Meet Steven. Steven runs The Sportsman Pub and Guesthouse in Whitworth. A family run pub who are on the final countdown to reopening and welcoming their customers back with open arms. He received a renewal letter in the post from his energy supplier. It did not give any choice and the rates were much higher than his current rates. Steven wanted an energy contract which offered some flexibility and no daily standing charges on his gas.
Standing charges are daily charges applied to energy contracts, both electric and gas, to pay for the cost of transporting that energy to your business. They are applied regardless of the amount of energy you use. The range of standing charges can vary; for electric between 0p and 60p per day and for gas 0p to 80p per day, generally. Although, some standing charges may be higher than this.
No standing charge contracts means you only pay for the energy that you use. However, the unit rate is higher. They generally suit business who are seasonal or are not in constant need of energy, for example, a restaurant operating at the weekends only. After the recent experience of COVID and being forced to shut down, no standing charge contracts could be a good choice in the short-term going forward for hospitality businesses.
Energy industry helping hospitality businesses or not.
Since March 2020, hospitality have been on a roller-coaster of opening, closing, reopening only to close again. Hospitality has been worst affected since the COVID pandemic began, the reasons for this are being strongly questioned in the courts. Leading the charge for hospitality on these issues is Manchester’s own Sasha Lord.
But on a more fundamental level, is the energy industry helping or hindering hospitality businesses get back on its feet? Many energy providers are now also refusing to accept hospitality business due to the pandemic as these businesses are viewed as a higher risk. And look at Steven’s experience, he received a renewal letter for his energy which had one contract option and no explanation as to why the energy rates for his business had increased. This is something, as an industry, we need to assess and make reasonable decisions to help the hospitality sector during their time of need.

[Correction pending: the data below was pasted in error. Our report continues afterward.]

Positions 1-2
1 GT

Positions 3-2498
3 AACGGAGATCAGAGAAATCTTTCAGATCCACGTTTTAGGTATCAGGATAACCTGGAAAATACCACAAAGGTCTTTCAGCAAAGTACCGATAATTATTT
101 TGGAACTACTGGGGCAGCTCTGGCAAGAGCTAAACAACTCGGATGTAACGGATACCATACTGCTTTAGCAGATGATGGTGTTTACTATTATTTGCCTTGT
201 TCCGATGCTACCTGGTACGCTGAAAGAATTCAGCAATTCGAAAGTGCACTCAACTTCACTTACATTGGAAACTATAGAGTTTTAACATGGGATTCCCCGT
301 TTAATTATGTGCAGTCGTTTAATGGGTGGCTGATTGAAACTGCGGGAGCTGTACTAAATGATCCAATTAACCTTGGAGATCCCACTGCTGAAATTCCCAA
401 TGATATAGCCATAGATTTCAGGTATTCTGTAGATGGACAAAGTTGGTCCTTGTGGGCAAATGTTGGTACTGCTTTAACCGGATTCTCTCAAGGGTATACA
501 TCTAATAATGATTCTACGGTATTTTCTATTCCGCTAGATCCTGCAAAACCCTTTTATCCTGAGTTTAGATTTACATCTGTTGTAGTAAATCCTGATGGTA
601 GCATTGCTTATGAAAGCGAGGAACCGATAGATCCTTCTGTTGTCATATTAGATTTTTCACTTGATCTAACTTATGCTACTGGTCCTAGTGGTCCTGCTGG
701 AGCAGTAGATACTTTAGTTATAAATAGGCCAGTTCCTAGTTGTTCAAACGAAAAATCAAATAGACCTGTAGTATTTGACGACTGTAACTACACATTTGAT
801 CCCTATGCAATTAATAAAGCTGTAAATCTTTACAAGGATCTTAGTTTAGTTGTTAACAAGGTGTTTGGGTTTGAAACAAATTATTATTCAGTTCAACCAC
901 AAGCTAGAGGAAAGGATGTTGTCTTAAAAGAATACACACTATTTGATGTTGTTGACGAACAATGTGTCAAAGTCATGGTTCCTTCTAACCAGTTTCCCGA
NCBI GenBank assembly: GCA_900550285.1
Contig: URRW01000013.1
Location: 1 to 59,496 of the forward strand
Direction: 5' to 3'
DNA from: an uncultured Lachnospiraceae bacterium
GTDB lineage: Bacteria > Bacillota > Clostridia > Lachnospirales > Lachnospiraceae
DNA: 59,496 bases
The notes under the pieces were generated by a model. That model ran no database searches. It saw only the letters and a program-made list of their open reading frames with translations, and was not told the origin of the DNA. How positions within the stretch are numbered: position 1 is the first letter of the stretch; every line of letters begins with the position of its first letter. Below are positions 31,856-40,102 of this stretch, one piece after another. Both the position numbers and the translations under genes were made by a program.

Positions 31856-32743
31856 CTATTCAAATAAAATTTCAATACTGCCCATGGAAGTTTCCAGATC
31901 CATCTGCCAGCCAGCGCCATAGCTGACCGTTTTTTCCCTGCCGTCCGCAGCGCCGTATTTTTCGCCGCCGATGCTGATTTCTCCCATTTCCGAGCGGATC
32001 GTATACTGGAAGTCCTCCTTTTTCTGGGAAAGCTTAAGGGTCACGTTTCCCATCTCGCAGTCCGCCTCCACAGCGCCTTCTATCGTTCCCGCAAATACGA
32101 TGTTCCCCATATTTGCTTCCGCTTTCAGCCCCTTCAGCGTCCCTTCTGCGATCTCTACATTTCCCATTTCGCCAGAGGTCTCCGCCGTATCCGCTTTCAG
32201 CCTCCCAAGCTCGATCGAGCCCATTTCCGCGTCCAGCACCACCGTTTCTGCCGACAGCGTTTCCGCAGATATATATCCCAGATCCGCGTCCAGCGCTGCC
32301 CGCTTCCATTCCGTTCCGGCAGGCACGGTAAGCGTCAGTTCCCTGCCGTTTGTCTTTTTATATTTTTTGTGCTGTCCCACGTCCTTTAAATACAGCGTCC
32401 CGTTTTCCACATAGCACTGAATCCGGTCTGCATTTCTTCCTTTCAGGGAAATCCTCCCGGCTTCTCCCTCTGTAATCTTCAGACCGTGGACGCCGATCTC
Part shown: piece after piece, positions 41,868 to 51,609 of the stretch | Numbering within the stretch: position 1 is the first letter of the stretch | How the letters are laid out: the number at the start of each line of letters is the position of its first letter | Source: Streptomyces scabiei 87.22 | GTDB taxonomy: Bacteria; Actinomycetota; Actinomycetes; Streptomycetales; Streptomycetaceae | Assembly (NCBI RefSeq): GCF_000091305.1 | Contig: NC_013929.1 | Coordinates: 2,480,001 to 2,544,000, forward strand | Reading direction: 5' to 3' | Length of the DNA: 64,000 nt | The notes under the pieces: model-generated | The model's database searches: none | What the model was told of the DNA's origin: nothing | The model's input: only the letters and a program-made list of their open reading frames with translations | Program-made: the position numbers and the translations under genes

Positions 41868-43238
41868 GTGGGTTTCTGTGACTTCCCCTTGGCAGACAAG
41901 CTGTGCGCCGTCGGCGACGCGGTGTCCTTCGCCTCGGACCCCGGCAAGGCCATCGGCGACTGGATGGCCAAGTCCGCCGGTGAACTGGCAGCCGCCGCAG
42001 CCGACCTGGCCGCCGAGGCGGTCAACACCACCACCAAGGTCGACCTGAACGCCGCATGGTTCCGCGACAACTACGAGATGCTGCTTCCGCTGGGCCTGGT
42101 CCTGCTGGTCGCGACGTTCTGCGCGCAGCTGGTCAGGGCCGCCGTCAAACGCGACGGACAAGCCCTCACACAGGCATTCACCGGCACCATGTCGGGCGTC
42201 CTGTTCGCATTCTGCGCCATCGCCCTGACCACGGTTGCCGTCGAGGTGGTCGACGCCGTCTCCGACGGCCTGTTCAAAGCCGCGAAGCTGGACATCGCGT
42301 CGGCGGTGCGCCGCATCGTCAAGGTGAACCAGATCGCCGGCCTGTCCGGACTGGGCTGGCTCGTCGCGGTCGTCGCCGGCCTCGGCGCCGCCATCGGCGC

Advice when renewing your energy contract.
Hospitality has begun to reopen, but it may not be the best time to fix your energy contract for a long time. With the COVID pandemic having affected many hospitality businesses over the last 12-18-months, it may be the case that the credit score of your business has fallen through no fault of your own. If your credit score is lower than it normally would be, the options for your energy contract may also be lower.
We, at Energy PEAK, recommend taking a lower term (1-year or 2-year contracts) now to give your business time to recover. Then, in the future when normality resumes – whatever that means – you can reassess and possibly get a better energy deal down the road. This is of course up to you, the customer 😊
For expert energy advice tailored to your business, book a meeting with Energy PEAK today.